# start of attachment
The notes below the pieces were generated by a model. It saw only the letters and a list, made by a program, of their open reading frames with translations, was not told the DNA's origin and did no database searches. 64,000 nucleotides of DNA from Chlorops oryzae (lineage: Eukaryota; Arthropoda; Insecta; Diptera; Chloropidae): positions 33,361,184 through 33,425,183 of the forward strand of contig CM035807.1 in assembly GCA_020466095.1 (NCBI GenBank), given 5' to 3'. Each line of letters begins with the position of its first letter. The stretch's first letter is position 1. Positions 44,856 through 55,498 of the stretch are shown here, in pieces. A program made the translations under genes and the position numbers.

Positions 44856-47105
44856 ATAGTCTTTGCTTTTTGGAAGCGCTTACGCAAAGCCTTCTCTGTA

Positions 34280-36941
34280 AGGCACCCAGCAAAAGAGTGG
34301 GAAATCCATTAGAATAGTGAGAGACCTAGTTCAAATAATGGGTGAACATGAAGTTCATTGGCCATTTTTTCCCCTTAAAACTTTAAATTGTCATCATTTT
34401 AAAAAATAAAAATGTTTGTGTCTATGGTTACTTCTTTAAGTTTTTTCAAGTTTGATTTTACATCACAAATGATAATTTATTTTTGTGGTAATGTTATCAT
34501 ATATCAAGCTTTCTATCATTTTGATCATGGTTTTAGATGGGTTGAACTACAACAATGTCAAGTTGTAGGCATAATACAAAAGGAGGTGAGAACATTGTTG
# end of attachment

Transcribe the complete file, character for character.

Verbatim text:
The notes below the pieces were generated by a model. It saw only the letters and a list, made by a program, of their open reading frames with translations, was not told the DNA's origin and did no database searches. 64,000 nucleotides of DNA from Chlorops oryzae (lineage: Eukaryota; Arthropoda; Insecta; Diptera; Chloropidae): positions 33,361,184 through 33,425,183 of the forward strand of contig CM035807.1 in assembly GCA_020466095.1 (NCBI GenBank), given 5' to 3'. Each line of letters begins with the position of its first letter. The stretch's first letter is position 1. Positions 44,856 through 55,498 of the stretch are shown here, in pieces. A program made the translations under genes and the position numbers.

Positions 44856-47105
44856 ATAGTCTTTGCTTTTTGGAAGCGCTTACGCAAAGCCTTCTCTGTA

Positions 34280-36941
34280 AGGCACCCAGCAAAAGAGTGG
34301 GAAATCCATTAGAATAGTGAGAGACCTAGTTCAAATAATGGGTGAACATGAAGTTCATTGGCCATTTTTTCCCCTTAAAACTTTAAATTGTCATCATTTT
34401 AAAAAATAAAAATGTTTGTGTCTATGGTTACTTCTTTAAGTTTTTTCAAGTTTGATTTTACATCACAAATGATAATTTATTTTTGTGGTAATGTTATCAT
34501 ATATCAAGCTTTCTATCATTTTGATCATGGTTTTAGATGGGTTGAACTACAACAATGTCAAGTTGTAGGCATAATACAAAAGGAGGTGAGAACATTGTTG